Factory function to be used to create the graph attribute dict which holds attribute values keyed by attribute name. It should require no arguments and return a dictlike object.
Typically, if your extension doesn’t impact the data structure all methods will inherit without issue except:
to_directed/to_undirected
. By default these methods create a DiGraph/Graph class and you probably want them to create your extension of a DiGraph/Graph. To facilitate this we define two class variables that you can set in your subclass. to_directed_classcallable, (default: DiGraph or MultiDiGraph)
Class to create a new graph structure in the
to_directed
method. IfNone
, a NetworkX class (DiGraph or MultiDiGraph) is used. to_undirected_classcallable, (default: Graph or MultiGraph)
Class to create a new graph structure in the
to_undirected
method. IfNone
, a NetworkX class (Graph or MultiGraph) is used.
Subclassing Example
Create a low memory graph class that effectively disallows edge attributes by using a single attribute dict for all edges. This reduces the memory used, but you lose edge attributes.
>>> class ThinGraph(nx.Graph): ... all_edge_dict = {"weight": 1} ... ... def single_edge_dict(self): ... return self.all_edge_dict ... ... edge_attr_dict_factory = single_edge_dict >>> G = ThinGraph() >>> G.add_edge(2, 1) >>> G[2][1] {'weight': 1} >>> G.add_edge(2, 2) >>> G[2][1] is G[2][2] True
Please see
ordered
for more examples of creating graph subclasses by overwriting the base classdict
with a dictionarylike object.
Methods¶
Adding and removing nodes and edges¶

Initialize a graph with edges, name, or graph attributes. 

Add a single node 

Add multiple nodes. 
Remove node n. 


Remove multiple nodes. 

Add an edge between u and v. 

Add all the edges in ebunch_to_add. 

Add weighted edges in 

Remove the edge between u and v. 

Remove all edges specified in ebunch. 

Update the graph using nodes/edges/graphs as input. 
Remove all nodes and edges from the graph.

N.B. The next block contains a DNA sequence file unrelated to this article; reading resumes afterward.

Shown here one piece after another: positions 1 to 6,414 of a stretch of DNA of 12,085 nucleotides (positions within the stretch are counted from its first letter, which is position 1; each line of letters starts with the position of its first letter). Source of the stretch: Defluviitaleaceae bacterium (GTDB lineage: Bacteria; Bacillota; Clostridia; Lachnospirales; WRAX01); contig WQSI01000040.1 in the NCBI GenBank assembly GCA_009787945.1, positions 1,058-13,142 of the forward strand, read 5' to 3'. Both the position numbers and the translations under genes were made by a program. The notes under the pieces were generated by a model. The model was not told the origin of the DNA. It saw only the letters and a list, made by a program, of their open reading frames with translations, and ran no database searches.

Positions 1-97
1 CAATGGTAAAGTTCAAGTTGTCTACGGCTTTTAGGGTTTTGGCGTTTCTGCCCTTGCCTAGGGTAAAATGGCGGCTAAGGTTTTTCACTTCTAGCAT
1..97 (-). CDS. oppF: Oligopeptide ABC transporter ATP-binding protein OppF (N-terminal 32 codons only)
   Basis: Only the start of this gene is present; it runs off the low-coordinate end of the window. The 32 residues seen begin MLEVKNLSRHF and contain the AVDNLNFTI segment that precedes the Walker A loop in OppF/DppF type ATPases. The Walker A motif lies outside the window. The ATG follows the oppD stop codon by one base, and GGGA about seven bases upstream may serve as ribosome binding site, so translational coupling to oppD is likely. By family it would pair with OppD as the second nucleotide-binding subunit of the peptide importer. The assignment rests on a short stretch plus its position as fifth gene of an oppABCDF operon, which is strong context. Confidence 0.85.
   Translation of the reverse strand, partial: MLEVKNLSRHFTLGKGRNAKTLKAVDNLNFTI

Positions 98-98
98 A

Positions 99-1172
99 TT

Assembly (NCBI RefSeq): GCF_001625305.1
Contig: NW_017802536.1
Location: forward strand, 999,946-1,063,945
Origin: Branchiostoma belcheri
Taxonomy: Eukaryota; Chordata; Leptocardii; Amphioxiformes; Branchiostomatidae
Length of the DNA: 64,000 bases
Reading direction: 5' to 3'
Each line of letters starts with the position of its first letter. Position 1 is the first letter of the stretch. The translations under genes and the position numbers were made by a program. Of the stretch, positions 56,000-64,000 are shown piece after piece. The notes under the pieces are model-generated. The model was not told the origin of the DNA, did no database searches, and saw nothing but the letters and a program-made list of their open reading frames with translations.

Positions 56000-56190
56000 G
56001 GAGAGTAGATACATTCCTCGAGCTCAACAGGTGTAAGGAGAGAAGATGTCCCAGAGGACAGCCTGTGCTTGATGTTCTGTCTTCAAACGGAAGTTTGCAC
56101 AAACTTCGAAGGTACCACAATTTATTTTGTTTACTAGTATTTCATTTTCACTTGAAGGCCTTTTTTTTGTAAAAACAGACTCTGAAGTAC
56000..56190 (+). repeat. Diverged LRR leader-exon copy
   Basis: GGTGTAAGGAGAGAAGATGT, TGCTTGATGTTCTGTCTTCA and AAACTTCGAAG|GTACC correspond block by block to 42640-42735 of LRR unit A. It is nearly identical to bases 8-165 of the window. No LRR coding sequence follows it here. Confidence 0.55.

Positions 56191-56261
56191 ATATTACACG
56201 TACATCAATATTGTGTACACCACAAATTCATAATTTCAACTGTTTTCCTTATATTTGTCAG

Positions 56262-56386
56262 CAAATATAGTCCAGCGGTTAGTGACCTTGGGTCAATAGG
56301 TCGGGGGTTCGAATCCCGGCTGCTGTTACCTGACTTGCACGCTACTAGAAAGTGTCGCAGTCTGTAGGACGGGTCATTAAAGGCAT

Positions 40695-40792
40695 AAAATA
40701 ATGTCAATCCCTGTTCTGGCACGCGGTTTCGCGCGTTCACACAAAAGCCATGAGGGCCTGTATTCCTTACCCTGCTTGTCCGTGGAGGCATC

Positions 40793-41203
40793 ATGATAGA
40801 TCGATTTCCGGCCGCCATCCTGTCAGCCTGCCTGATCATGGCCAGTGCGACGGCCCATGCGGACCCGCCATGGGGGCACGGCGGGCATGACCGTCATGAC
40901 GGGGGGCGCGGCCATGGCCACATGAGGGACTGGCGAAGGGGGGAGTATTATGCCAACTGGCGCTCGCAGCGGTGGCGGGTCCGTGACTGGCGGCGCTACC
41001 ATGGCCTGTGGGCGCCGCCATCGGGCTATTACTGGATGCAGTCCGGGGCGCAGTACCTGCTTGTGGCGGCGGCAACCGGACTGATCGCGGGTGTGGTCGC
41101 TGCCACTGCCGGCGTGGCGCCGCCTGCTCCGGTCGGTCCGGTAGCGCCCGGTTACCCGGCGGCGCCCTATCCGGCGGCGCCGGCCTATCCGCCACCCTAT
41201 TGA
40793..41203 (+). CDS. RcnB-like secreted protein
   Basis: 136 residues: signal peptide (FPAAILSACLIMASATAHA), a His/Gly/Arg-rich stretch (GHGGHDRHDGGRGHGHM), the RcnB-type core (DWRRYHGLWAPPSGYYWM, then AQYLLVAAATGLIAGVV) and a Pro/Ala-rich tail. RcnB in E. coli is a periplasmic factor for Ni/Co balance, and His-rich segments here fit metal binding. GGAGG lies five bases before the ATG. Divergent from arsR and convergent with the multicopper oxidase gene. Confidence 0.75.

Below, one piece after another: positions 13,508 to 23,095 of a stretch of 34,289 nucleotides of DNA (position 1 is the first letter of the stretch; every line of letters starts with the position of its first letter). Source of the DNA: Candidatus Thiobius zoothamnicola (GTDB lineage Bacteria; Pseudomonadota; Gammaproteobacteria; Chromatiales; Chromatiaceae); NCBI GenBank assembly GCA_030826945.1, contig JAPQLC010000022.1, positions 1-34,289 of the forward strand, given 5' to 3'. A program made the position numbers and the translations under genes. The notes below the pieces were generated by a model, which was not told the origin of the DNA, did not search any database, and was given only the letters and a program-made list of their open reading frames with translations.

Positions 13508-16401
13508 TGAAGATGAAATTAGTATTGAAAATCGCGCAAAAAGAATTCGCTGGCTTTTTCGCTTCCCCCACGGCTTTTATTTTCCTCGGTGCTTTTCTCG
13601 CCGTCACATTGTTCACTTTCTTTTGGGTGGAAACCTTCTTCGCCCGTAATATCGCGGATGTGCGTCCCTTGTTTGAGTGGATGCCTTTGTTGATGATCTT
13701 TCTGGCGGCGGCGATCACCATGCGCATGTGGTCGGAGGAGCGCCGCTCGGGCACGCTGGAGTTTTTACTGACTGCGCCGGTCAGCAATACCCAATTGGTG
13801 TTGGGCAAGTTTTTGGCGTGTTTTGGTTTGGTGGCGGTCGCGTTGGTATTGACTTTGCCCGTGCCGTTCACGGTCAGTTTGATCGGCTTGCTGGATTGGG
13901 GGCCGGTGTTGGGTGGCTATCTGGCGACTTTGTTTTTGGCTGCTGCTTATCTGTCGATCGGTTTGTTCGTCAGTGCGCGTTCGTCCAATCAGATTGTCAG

Remove all edges from the graph without altering nodes. 
Reporting nodes edges and neighbors¶
A NodeView of the Graph as G.nodes or G.nodes(). 

Iterate over the nodes. 

Returns True if the graph contains the node n. 

Returns True if n is a node, False otherwise. 

An EdgeView of the Graph as G.edges or G.edges(). 


Returns True if the edge (u, v) is in the graph. 

Returns the attribute dictionary associated with edge (u, v). 
Returns an iterator over all neighbors of node n. 

Graph adjacency object holding the neighbors of each node. 

Returns a dict of neighbors of node n. 

Returns an iterator over (node, adjacency dict) tuples for all nodes. 


Returns an iterator over nodes contained in nbunch that are also in the graph. 
Counting nodes edges and neighbors¶
Returns the number of nodes in the graph. 

Returns the number of nodes in the graph. 

Returns the number of nodes in the graph. 

A DegreeView for the Graph as G.degree or G.degree(). 


Returns the number of edges or total of all edge weights. 

Returns the number of edges between two nodes. 
Making copies and subgraphs¶

Returns a copy of the graph. 

Returns an undirected copy of the graph. 

Returns a directed representation of the graph. 

Returns a SubGraph view of the subgraph induced on 

Returns the subgraph induced by the specified edges.